WHEN CONGRESS tried to write a new federal pesticide law in 1982, one issue over which it stumbled was states' rights -- whether anxious states should be able to exceed federal regulations with stiffer laws of their own. Now, in somewhat different form, the issue has arisen again.
A major problem in pesticide regulation is that many chemicals now in use were approved years ago on the basis of suspect standards that no longer pass muster. The Environmental Protection Agency was told in 1972 to review these old approvals. In the 14 years it has had the job, it has made its way through only about 40 of the 600 active ingredients involved.
This year the country's major chemical companies and environmental groups reached a remarkable accord on procedures to speed up this review. A new pesticide law seemed possible. The House Agriculture Committee reported out a version last month, 42 to 1. The Senate committee is supposed to mark up another this week. But time is short before adjournment, and the nation's grocery manufacturers have raised the state "preemption" issue.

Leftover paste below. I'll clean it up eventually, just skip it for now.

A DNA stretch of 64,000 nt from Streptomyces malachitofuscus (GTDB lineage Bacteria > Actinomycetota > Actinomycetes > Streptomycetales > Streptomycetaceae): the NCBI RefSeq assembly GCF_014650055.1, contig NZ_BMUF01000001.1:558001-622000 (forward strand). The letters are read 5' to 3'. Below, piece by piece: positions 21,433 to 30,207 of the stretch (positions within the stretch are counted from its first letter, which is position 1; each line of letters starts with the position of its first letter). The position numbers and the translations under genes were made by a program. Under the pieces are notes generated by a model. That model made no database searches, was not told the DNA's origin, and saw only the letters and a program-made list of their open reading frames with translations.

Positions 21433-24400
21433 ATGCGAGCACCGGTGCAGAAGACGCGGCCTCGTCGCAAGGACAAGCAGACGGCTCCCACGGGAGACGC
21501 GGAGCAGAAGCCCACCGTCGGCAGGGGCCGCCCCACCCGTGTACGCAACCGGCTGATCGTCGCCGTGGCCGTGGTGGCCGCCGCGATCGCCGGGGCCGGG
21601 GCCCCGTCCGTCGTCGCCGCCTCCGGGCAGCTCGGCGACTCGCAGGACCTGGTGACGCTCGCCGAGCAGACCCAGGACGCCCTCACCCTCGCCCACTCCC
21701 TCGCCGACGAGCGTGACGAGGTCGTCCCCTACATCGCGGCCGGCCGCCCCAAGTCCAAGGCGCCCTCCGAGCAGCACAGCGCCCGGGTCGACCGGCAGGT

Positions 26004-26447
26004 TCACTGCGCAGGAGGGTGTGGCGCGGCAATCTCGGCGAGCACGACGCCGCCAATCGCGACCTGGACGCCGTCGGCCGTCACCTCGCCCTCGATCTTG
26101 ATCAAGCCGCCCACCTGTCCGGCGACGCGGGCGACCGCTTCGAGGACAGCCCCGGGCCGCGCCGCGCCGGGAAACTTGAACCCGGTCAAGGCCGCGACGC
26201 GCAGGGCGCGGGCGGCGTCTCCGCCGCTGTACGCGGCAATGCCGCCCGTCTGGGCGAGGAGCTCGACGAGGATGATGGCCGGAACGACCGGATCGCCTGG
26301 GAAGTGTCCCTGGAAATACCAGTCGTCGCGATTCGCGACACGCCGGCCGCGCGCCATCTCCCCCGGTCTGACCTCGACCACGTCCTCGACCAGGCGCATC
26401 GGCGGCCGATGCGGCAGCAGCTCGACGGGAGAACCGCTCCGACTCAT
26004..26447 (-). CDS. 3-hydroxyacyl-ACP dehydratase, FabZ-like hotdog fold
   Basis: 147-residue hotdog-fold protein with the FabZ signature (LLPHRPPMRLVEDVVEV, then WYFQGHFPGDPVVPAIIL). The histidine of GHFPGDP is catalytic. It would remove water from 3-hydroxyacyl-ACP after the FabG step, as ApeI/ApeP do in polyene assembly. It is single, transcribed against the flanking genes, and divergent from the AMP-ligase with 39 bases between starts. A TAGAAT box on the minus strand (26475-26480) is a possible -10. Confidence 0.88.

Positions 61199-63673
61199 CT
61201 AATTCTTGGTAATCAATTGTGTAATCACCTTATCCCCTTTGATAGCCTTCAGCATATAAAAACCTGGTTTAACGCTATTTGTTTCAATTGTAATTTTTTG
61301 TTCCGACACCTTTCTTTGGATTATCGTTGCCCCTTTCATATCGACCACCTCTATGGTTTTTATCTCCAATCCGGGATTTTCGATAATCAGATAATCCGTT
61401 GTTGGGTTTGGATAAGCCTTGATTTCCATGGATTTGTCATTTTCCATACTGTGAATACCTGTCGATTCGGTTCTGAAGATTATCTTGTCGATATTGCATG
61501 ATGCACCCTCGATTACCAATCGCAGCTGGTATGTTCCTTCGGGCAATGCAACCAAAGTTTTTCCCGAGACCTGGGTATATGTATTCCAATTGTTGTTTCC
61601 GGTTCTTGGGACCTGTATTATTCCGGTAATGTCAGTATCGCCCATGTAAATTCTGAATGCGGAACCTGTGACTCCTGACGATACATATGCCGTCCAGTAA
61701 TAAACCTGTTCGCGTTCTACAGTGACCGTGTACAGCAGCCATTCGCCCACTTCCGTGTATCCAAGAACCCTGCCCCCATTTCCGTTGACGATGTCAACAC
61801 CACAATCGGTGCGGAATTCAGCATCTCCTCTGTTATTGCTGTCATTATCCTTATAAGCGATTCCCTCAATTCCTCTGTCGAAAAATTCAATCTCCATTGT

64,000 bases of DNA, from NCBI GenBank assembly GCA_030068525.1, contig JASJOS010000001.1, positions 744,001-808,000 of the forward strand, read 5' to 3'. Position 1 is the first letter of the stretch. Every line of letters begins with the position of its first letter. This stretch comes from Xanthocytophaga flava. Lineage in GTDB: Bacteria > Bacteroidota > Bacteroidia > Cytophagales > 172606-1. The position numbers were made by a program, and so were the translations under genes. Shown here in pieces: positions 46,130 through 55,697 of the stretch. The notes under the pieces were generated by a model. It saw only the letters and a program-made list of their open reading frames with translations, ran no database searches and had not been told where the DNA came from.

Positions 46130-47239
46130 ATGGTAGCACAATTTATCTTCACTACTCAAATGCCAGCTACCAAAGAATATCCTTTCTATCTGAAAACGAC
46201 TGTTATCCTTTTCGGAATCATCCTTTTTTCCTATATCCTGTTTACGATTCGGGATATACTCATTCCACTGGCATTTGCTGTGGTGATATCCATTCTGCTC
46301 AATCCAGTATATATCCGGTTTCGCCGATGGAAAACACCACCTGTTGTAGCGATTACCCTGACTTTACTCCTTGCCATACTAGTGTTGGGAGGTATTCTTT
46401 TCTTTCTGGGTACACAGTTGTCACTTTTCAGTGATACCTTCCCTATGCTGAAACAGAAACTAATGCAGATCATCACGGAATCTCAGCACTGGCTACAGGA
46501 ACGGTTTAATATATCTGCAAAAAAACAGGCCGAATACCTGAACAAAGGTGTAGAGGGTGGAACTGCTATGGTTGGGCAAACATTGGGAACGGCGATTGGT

On two recent occasions, involving first the fumigant EDB, used heavily on grain, and now the growth regulator daminozide, used particularly on apples, state regulators have moved ahead of EPA to ban or limit use. The grocery manufacturers see the possibility of more such free-lancing in any serious review of the nation's pesticides, as contemplated in the current bills. A crazy quilt of state regulations as to permissible pesticide residues on food would make it enormously difficult for national food companies to do business. The grocery companies would basically limit the right of states to regulate to emergencies only. The House committee actually agreed to such an amendment, then dropped it for fear of complications before the bill reaches the floor.
Those resisting the amendment note that states have preemptive rights under other major environmental statutes which they have not abused; that competition can only be good for a federal agency with a record so sluggish as EPA's on pesticides; that EDB and daminozide are the only examples the grocery manufacturers can point to, and that the time to solve the crazy-quilt problem is when it occurs. Right now, this argument goes, the greater risks are on the other side. That seems right to us.